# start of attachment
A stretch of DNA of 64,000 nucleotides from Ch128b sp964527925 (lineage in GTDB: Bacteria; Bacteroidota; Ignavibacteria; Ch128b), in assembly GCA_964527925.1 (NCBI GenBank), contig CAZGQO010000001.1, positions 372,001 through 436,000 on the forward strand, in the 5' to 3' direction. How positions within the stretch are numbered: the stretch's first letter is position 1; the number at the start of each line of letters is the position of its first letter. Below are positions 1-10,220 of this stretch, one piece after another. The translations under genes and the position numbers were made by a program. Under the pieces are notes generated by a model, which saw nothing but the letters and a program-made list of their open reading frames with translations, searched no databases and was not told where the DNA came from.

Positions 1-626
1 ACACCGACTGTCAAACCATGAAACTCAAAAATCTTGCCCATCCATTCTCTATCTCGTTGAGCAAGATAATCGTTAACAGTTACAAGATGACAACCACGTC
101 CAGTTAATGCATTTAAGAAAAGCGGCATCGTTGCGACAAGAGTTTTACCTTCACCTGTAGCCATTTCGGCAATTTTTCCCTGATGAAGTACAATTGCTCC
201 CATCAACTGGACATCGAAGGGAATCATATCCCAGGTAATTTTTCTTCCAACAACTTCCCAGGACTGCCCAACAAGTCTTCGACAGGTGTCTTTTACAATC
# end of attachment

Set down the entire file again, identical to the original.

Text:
A stretch of DNA of 64,000 nucleotides from Ch128b sp964527925 (lineage in GTDB: Bacteria; Bacteroidota; Ignavibacteria; Ch128b), in assembly GCA_964527925.1 (NCBI GenBank), contig CAZGQO010000001.1, positions 372,001 through 436,000 on the forward strand, in the 5' to 3' direction. How positions within the stretch are numbered: the stretch's first letter is position 1; the number at the start of each line of letters is the position of its first letter. Below are positions 1-10,220 of this stretch, one piece after another. The translations under genes and the position numbers were made by a program. Under the pieces are notes generated by a model, which saw nothing but the letters and a program-made list of their open reading frames with translations, searched no databases and was not told where the DNA came from.

Positions 1-626
1 ACACCGACTGTCAAACCATGAAACTCAAAAATCTTGCCCATCCATTCTCTATCTCGTTGAGCAAGATAATCGTTAACAGTTACAAGATGACAACCACGTC
101 CAGTTAATGCATTTAAGAAAAGCGGCATCGTTGCGACAAGAGTTTTACCTTCACCTGTAGCCATTTCGGCAATTTTTCCCTGATGAAGTACAATTGCTCC
201 CATCAACTGGACATCGAAGGGAATCATATCCCAGGTAATTTTTCTTCCAACAACTTCCCAGGACTGCCCAACAAGTCTTCGACAGGTGTCTTTTACAATC